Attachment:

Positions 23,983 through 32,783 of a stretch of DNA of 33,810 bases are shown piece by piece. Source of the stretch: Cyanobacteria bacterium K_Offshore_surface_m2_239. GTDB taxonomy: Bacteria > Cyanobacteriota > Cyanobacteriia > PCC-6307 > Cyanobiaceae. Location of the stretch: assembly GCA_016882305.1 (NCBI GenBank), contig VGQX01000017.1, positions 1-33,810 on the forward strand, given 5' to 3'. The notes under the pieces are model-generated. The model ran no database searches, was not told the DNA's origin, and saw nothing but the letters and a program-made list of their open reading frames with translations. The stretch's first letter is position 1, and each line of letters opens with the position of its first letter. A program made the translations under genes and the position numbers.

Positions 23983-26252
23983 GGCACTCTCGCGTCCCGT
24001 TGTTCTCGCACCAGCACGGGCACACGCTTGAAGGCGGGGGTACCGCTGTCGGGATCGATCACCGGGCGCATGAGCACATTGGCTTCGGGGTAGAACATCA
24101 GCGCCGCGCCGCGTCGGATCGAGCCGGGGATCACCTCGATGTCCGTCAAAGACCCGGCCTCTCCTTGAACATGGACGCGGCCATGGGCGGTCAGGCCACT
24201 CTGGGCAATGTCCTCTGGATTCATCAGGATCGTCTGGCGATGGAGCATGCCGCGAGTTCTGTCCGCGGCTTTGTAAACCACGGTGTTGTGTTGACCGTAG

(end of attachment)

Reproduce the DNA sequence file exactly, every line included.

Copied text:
Positions 23,983 through 32,783 of a stretch of DNA of 33,810 bases are shown piece by piece. Source of the stretch: Cyanobacteria bacterium K_Offshore_surface_m2_239. GTDB taxonomy: Bacteria > Cyanobacteriota > Cyanobacteriia > PCC-6307 > Cyanobiaceae. Location of the stretch: assembly GCA_016882305.1 (NCBI GenBank), contig VGQX01000017.1, positions 1-33,810 on the forward strand, given 5' to 3'. The notes under the pieces are model-generated. The model ran no database searches, was not told the DNA's origin, and saw nothing but the letters and a program-made list of their open reading frames with translations. The stretch's first letter is position 1, and each line of letters opens with the position of its first letter. A program made the translations under genes and the position numbers.

Positions 23983-26252
23983 GGCACTCTCGCGTCCCGT
24001 TGTTCTCGCACCAGCACGGGCACACGCTTGAAGGCGGGGGTACCGCTGTCGGGATCGATCACCGGGCGCATGAGCACATTGGCTTCGGGGTAGAACATCA
24101 GCGCCGCGCCGCGTCGGATCGAGCCGGGGATCACCTCGATGTCCGTCAAAGACCCGGCCTCTCCTTGAACATGGACGCGGCCATGGGCGGTCAGGCCACT
24201 CTGGGCAATGTCCTCTGGATTCATCAGGATCGTCTGGCGATGGAGCATGCCGCGAGTTCTGTCCGCGGCTTTGTAAACCACGGTGTTGTGTTGACCGTAG